The British are not prone to nationalistic outbursts of anger. The public response has so far been quite measured and, in the event of a no-deal, not a few in the country will blame the British government rather than the EU, no matter what. But if the perception were to crystallise that our European allies have indeed been exploiting Northern Ireland to weaken or divide the UK, a different reaction could take hold: “Why should we be

committed to the security of countries that try to break up our own?” Or worse: “If Northern Ireland is the price they want us to pay, why should we care about Latvia?” Once these comments enter public argument — and we are not far from the point when they will — the damage to UK-Europe relations will have been profound — perhaps irreversible.

It is then that Putin might decide to attempt a reset of UK-Russia relations with a surprise move, including some offer on Salisbury. A bear hug for a demoralised Britain that feels besieged, aggrieved and wronged by its closest friends may not be unwelcome at that point. Of course, hostility to Russia in security circles, and in much of the political class, runs deep. But one should not underestimate how the undercurrent of public sentiment can reshape things very quickly. It may be an exaggeration to say that British feelings about Northern Ireland are as visceral as Spanish feelings about Catalonia. But the idea of foreign powers, and even supposed friends and allies, trying to divide one’s country strikes a very deep chord. Few — in Brussels, Paris, Berlin or even Washington — seem to appreciate how much is at stake.

The irony is that, if the UK and the EU fail to reach a deal, the main culprit will be the backstop. The point of the backstop was to “de-risk” the process. Perversely, it is amplifying the dangers. The backstop was meant to be an insurance policy designed to prevent a hard border and preserve peace in Northern Ireland. Failure to reach agreement on it, however, may bring about a hard border in Northern Ireland, jeopardise peace there, and result in potentially irretrievable damage to the Western alliance. This is the logic of someone who burns his car because he cannot get the insurance policy he wants and then watches as the flames engulf other cars in the street.

By the time this article is in print, it may be that things will have moved on in a more positive direction, although realistically — save for a U-turn by the EU on the backstop — for reasons of British, Irish and EU politics, the possibility of a breakdown over Northern Ireland is not likely to go away any time soon.

Aside from the post-Brexit deal between the EU and the UK, could Brexit still be the trigger for much-needed change in the EU? It would be ironic if Britain ended up reshaping the EU by leaving it. Britain missed opportunities before. Luuk van Middelaar — Dutch political philosopher and former speechwriter to the president of the European Council Herman Van Rompuy (who did much better in that role than his successor, Donald Tusk) — writes that “in 1945 a leadership role in Europe had been there for the taking, but the British had let the opportunity slip” (The Passage to Europe: How a Continent Became a Union, 2013). In fairness, Britain did establish the principal regional non-EU institution in that period: the Council of Europe (which has nothing to do with the European Council). Created by the Treaty of London in 1949, it soon led to the European Convention on Human Rights. But these arrangements were never going to be enough.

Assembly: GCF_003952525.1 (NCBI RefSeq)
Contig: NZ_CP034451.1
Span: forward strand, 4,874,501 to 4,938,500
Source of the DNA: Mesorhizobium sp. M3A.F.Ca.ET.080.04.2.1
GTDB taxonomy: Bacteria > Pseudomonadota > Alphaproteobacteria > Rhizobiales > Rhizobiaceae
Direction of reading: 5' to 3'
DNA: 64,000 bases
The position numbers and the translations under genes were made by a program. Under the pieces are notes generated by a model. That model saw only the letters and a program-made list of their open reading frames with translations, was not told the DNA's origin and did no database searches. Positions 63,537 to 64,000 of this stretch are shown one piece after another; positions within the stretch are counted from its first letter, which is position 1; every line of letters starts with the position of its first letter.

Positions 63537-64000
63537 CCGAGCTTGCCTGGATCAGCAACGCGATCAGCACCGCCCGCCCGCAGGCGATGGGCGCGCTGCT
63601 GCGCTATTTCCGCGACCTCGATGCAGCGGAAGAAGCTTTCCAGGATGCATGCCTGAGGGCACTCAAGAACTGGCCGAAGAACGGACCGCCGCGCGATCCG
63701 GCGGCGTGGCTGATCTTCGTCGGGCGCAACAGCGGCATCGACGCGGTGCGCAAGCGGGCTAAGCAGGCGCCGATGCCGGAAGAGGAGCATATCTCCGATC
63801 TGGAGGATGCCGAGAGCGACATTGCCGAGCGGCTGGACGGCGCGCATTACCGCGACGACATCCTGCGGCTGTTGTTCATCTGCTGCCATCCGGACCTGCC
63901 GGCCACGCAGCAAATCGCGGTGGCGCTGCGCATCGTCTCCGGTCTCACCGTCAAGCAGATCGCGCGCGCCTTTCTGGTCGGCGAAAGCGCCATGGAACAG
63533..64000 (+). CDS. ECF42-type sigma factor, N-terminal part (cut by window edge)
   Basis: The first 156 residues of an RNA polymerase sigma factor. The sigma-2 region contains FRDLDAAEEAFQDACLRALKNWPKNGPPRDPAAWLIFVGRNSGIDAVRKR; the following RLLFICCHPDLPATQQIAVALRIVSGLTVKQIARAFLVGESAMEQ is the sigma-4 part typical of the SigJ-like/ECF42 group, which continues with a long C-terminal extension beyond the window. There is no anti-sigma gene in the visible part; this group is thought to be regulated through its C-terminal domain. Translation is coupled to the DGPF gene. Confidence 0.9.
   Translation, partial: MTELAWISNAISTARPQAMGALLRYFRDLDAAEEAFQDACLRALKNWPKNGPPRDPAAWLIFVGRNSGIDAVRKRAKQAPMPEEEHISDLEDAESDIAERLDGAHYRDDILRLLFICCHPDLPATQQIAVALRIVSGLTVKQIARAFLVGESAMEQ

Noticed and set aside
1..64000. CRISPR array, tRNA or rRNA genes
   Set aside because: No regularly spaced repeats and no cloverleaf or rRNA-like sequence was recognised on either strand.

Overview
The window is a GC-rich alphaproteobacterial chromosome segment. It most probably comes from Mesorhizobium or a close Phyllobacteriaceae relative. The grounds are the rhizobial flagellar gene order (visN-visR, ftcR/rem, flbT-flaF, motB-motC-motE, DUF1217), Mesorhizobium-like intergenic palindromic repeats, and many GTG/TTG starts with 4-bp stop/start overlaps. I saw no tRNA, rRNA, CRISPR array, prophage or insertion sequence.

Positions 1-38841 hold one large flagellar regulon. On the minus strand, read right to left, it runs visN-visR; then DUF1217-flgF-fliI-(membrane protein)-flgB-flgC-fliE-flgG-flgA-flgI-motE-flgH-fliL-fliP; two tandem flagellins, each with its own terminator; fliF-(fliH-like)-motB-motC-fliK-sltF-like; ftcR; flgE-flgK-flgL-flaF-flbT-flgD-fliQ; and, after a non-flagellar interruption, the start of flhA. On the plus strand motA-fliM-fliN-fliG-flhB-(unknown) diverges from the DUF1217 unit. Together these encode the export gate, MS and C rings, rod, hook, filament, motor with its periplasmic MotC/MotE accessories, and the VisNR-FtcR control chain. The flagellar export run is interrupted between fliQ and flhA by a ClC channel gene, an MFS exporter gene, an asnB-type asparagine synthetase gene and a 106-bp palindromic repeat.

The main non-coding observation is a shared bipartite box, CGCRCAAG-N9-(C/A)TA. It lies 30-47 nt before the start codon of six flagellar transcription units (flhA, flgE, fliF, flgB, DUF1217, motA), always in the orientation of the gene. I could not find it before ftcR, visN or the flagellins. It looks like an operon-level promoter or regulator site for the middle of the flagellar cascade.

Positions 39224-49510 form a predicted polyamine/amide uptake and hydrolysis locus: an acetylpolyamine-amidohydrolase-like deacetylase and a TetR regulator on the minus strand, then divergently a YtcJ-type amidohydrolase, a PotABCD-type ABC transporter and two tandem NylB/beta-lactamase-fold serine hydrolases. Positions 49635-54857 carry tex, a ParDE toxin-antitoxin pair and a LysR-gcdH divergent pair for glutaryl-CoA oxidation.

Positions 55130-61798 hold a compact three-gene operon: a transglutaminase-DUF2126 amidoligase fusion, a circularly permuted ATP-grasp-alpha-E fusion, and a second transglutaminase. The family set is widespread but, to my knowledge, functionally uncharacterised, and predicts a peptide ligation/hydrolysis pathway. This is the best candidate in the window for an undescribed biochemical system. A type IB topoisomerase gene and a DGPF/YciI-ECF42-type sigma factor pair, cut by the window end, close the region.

By 1950 the French had stepped in to fill in the vacuum of leadership. The Schuman Declaration, proposing to place French and German coal and steel production under a supranational authority, notes van Middelaar, “hit London like a small atomic bomb because France had unexpectedly opted to interweave its fortunes with those of the arch enemy Germany in a ‘supranational’ organisation without the British, rather than entering a looser organisation along with Britain”. As we know, Britain remained outside throughout the 1950s and 1960s when the project took shape, and left others, chiefly France, at the helm.

After Britain joined, its record at effecting change within the EU has been, at best, chequered. Britain may have succeeded in containing some of the worst centralising excesses of Brussels, but it failed in two respects that, with hindsight, have proven crucial. First, Britain did not prevent the Single Market from becoming an instrument of integration and centralisation. Second, it did not (and perhaps could not) stop monetary union — the most catastrophic decision in the history of the EU.